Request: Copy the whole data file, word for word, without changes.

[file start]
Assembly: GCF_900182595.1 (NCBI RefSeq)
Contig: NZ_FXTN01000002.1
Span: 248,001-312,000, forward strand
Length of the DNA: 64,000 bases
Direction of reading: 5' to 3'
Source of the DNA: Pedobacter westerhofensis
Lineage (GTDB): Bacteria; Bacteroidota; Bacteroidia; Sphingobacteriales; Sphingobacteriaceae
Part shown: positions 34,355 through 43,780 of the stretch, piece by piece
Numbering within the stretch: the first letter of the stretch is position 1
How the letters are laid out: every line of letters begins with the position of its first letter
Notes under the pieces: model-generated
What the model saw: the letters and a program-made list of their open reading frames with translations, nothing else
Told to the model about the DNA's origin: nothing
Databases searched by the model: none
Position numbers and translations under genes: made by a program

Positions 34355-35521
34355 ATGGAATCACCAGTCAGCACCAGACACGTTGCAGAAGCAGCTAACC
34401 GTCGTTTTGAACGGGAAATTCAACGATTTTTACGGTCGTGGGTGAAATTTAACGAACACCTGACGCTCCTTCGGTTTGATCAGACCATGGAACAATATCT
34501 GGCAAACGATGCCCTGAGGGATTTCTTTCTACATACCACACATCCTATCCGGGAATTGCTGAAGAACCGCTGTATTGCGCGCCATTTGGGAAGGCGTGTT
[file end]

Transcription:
Assembly: GCF_900182595.1 (NCBI RefSeq)
Contig: NZ_FXTN01000002.1
Span: 248,001-312,000, forward strand
Length of the DNA: 64,000 bases
Direction of reading: 5' to 3'
Source of the DNA: Pedobacter westerhofensis
Lineage (GTDB): Bacteria; Bacteroidota; Bacteroidia; Sphingobacteriales; Sphingobacteriaceae
Part shown: positions 34,355 through 43,780 of the stretch, piece by piece
Numbering within the stretch: the first letter of the stretch is position 1
How the letters are laid out: every line of letters begins with the position of its first letter
Notes under the pieces: model-generated
What the model saw: the letters and a program-made list of their open reading frames with translations, nothing else
Told to the model about the DNA's origin: nothing
Databases searched by the model: none
Position numbers and translations under genes: made by a program

Positions 34355-35521
34355 ATGGAATCACCAGTCAGCACCAGACACGTTGCAGAAGCAGCTAACC
34401 GTCGTTTTGAACGGGAAATTCAACGATTTTTACGGTCGTGGGTGAAATTTAACGAACACCTGACGCTCCTTCGGTTTGATCAGACCATGGAACAATATCT
34501 GGCAAACGATGCCCTGAGGGATTTCTTTCTACATACCACACATCCTATCCGGGAATTGCTGAAGAACCGCTGTATTGCGCGCCATTTGGGAAGGCGTGTT